WILMINGTON, NC (WWAY) -- The US Supreme Court has struck down much of Arizona's controversial immigration law.
While throwing out a number of key provisions, the high court left in place the provision that requires police to check the immigration status of suspects stopped for other violations.
We wanted to know what the local implications of the Supreme Court decision are.
Ante Tarokic just moved to America in December from the former Yugoslavia. He is married to one of the Port City's only immigration law specialists, Helen Jugovic, who says she's happy about the Supreme Court's decision to cut out the majority of the Arizona immigration law.
"I think that most of the Arizona legislation has been hate legislation," Jugovic said. "I think it's also duplicative. We already have systems in place, so to have the Supreme Court make this decision, it's definitely going to be changing lives."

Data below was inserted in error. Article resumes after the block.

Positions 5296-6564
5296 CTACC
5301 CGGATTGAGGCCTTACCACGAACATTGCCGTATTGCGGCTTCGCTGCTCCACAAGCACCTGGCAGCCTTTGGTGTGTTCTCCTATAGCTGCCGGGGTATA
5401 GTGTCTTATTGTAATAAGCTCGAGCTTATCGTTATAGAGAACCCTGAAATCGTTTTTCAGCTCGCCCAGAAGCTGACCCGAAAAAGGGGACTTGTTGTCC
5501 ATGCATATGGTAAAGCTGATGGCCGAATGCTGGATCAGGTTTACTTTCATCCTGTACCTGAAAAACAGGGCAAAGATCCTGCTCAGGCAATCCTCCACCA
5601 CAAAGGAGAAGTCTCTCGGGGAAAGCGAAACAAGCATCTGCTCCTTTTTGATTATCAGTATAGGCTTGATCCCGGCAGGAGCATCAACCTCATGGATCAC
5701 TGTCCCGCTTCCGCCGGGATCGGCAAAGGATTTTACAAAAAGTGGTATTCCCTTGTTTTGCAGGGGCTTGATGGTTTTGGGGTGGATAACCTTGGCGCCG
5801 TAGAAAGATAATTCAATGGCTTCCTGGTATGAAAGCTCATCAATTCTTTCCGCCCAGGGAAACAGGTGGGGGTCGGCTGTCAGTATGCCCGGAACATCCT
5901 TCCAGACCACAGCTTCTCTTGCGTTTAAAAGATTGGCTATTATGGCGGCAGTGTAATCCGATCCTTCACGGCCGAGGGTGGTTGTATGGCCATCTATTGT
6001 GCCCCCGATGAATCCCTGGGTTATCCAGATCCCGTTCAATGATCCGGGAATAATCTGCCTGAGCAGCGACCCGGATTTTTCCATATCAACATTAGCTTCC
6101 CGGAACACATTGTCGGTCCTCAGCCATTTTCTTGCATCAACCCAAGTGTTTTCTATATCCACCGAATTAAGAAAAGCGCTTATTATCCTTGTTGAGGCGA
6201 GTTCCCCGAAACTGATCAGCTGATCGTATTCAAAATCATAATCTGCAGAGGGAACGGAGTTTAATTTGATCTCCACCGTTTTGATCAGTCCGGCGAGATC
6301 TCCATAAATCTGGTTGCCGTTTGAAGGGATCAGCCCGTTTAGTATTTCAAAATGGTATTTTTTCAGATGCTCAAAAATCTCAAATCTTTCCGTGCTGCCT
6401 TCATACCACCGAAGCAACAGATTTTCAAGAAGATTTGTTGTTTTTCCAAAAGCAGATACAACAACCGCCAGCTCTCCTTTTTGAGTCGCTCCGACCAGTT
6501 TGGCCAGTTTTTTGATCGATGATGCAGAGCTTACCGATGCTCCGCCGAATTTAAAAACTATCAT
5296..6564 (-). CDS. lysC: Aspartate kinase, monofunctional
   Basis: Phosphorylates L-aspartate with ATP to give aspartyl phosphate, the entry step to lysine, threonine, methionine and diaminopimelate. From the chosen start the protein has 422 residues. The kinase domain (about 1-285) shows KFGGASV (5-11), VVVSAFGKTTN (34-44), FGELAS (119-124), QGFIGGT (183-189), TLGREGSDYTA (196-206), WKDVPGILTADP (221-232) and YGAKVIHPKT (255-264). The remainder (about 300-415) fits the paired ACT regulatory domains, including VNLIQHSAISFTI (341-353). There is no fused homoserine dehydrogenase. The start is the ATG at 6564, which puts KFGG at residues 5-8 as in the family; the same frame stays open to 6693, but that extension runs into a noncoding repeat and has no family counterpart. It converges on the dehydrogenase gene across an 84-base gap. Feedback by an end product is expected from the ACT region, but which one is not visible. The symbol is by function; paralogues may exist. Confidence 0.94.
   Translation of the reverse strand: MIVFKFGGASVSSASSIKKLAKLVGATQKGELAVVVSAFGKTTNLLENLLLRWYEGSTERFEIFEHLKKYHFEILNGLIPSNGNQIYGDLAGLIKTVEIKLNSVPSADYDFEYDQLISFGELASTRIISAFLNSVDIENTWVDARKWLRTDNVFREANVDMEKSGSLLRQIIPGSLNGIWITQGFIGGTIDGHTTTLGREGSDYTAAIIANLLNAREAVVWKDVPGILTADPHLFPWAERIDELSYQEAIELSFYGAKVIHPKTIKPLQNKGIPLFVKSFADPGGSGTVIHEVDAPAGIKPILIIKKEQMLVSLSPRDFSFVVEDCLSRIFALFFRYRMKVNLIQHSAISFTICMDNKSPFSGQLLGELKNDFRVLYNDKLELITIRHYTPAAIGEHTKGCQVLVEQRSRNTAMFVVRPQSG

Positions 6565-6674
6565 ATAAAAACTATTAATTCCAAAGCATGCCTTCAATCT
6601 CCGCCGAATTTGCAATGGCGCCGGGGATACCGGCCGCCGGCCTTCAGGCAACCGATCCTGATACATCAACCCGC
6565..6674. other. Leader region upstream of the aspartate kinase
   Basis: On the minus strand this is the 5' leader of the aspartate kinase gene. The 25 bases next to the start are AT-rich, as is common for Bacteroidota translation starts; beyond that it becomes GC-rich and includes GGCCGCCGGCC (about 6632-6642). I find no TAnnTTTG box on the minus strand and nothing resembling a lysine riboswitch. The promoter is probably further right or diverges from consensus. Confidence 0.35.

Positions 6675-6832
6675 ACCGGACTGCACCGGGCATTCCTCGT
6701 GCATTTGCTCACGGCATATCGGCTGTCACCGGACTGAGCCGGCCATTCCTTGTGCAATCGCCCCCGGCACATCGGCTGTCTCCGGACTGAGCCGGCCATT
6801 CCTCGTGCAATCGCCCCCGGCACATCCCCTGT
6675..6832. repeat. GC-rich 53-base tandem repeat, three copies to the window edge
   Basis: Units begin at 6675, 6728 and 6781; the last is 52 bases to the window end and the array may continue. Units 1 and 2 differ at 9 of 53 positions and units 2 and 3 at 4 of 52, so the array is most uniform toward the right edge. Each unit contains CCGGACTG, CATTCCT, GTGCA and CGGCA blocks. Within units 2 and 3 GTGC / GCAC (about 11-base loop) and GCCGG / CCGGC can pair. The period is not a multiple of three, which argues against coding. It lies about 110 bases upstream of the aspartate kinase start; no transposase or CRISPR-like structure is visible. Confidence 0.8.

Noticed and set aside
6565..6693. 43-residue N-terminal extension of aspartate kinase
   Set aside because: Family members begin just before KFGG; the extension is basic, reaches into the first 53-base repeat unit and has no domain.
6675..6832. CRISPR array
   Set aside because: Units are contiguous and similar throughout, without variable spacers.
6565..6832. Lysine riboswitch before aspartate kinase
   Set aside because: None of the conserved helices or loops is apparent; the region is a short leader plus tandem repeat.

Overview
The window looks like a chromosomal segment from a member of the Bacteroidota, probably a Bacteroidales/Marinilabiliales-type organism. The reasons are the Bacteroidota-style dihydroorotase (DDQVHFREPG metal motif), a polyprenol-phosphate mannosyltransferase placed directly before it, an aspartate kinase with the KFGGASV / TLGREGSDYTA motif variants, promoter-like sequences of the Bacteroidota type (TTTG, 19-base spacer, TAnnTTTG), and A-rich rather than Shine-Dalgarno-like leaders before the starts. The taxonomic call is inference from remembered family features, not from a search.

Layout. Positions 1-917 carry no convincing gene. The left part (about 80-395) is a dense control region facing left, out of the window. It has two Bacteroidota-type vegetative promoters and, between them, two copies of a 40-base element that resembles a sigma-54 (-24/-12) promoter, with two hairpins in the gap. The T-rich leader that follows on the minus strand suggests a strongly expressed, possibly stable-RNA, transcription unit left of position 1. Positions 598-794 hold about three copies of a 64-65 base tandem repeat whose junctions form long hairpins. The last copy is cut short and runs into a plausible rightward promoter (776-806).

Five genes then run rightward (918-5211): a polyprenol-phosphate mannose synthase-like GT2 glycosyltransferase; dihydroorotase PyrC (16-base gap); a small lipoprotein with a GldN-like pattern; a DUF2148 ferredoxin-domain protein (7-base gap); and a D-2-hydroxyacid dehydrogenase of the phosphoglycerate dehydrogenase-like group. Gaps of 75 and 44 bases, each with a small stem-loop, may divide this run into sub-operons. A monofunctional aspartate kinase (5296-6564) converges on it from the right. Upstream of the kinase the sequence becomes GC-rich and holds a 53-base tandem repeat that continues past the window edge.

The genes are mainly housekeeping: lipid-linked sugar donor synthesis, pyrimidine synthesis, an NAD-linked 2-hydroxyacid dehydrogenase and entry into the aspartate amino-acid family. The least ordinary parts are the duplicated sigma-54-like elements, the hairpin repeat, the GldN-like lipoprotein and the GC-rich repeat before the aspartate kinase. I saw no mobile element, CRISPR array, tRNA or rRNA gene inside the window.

William Gheen, president of Americans for Legal Immigration, says he wishes the court would have upheld the other aspects of the law. But he says he's happy they kept what he calls the most important provision: the one that requires police to check the immigration status of someone they suspect may be here illegally.
Gheen says illegal immigrants drain our resources.
"We've got illegal immigrants voting in elections, taking up valuable hospital and classroom space, eating over $1 billion out of our state budget each year and depreciating wages for jobs that still exist while taking jobs from many Americans," Gheen said.
Gheen hopes North Carolina can adopt an improved version of the Arizona law soon.
Tarokic and Jugovic hope the Supreme Court's decision helps our state moderate laws that could be very discriminatory.
"The problem with the law is that it isn't OK for them to be stopping people and asking for their papers only when they realize the person has a foreign accent or is from a different country, which is how they might be using the law unfairly," Tarokic said.
Jugovic says she's also excited about President Obama's DREAM Act that would impact young immigrants with no criminal record.